One year ago, I couldn’t raise my right arm above my head.

I’d started teaching at Past Tense Studio when it opened last July.  Just before that, I’d jammed my right shoulder and neck while bracing my fall, tripping up some stairs at my dad’s house.  As usual, I went straight to the chiropractor and started rehabbing the damage.  Then, about a week after we opened Past Tense, I tore my right rotator cuff while grabbing a guard rail, slipping down a flight of stairs.  (It was a bad summer for stairs.)

During this same time, I was teaching percussion at a summer camp, which meant lots of drumming, tambourine-ing and shaker-ing – and therefore, lots of shoulder stress.  Plus, I was busing tables at a pizza joint, which meant lifting stacks of heavy white Italian plates.  (It was a good summer for work.)

For that first month at Past Tense, I was in excruciating pain while teaching.  I would wince when raising my arms to start a Sun Salutation.  Demonstrating Warrior 2, my right arm would weakly sink to my side.  Cleaning up the studio after class, I couldn’t lift the blankets to pile them atop the storage shelf.

Little by little, with lot of ice, chiropractic, massage and conscientious yoga practice, the injuries started to heal.  While this combination of therapeutics was important, the daily – all-day – awareness and application of yoga’s alignment principles brought the most ease, decreased the pain and supported the healing.  The wonderful lessons learned from structural yoga teachers like Sumi Komo (also an Alexander Technique expert – http://www.alexandermovingarts.com), Megan Davis (yoga therapeutics wonder – http://www.yogaforliberation.com) and Dr. Steven Weiss (chiropractor and yoga teacher – http://www.alignbydesignyoga.com) gave me everyday tools for feeling and getting better.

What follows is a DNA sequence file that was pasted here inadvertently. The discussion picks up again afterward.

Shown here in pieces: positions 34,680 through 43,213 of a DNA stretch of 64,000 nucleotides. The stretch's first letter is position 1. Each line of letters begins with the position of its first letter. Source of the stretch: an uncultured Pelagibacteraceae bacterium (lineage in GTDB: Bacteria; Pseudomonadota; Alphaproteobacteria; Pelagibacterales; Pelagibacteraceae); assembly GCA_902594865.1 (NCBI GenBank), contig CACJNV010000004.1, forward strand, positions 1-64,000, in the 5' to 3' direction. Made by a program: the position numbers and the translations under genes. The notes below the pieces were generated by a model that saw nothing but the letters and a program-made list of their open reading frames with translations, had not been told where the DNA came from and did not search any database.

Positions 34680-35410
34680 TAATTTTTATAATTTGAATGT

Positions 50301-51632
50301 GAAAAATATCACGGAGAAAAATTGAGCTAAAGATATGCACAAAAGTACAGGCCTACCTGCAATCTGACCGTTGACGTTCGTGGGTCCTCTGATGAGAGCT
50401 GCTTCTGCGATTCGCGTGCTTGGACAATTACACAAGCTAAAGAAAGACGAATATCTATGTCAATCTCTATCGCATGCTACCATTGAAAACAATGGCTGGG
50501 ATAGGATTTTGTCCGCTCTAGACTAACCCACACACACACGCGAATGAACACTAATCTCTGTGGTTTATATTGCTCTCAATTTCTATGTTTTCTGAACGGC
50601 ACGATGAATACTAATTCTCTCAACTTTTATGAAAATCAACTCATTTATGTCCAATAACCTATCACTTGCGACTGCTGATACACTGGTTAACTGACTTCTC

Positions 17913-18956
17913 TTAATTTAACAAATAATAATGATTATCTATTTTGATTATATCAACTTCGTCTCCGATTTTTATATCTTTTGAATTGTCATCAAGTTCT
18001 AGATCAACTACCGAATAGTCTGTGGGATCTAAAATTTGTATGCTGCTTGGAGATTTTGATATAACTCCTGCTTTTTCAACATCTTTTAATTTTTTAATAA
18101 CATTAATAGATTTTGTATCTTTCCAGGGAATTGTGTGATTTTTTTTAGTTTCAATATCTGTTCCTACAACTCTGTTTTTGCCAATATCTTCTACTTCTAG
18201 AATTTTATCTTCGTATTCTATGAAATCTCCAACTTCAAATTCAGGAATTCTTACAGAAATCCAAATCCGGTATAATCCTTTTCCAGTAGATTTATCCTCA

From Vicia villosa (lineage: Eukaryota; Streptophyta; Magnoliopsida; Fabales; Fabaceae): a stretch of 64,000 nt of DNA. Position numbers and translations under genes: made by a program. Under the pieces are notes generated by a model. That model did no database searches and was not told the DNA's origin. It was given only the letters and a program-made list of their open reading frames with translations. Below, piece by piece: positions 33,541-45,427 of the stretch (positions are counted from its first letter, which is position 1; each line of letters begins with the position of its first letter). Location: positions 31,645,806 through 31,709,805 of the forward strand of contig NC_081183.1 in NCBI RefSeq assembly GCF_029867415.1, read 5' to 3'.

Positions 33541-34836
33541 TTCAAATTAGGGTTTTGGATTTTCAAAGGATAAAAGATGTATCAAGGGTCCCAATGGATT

When camp ended in August, I took off for an Alexander Technique and Yoga workshop taught by Sumi.  This was the beginning of my healing through yoga.  Later in the Fall, I attended an Anatomy and Physiology Teacher Training with Dr. Weiss.  His fine-tuning of the shoulder area reinforced that healing.  And thankfully, a library of structural cues was stored in my mind from so many past classes with Megan.

(For more background on these teachers and their modalities, check out their websites, plus my “Why I Spend So Much Time On Alignment” post from February 2010, and, “Alignment Principles in Tadaasana” on the Tips-n-Tools page of this blog site.)

Increasing mobility was the first step in using yoga to heal my injuries.  Rather than focusing on the strengthening benefits of Asana, I stuck with the safest versions of every pose – for example, tracing the mid-line with my palms during a forward fold vs. doing a swan dive, and, doing knees/chest/chin vs. Chaturanga.  I avoided shoulder stand completely and did wall-based alternatives.  In Downward Facing Dog, I paid special attention to the pressure between my thumb and forefinger, and gently curled my upper arms down and inward toward my face.  I moved slowly and deliberately – even in fast-paced Jivamukti classes!  This took a lot of patience!

But it paid off.

After a few months, my mobility had returned and the pain had decreased immensely.  Now it was time to strengthen the muscles.  Chaturanga became my best friend!  Thankfully Dr. Weiss taught us a really cool strap prop trick to guarantee proper alignment in that pose.  In addition, I attended a Shoulders Intensive workshop with Emma at Past Tense, where her simple use of a block and my own two arms subtly brought the power back to my rotator cuff.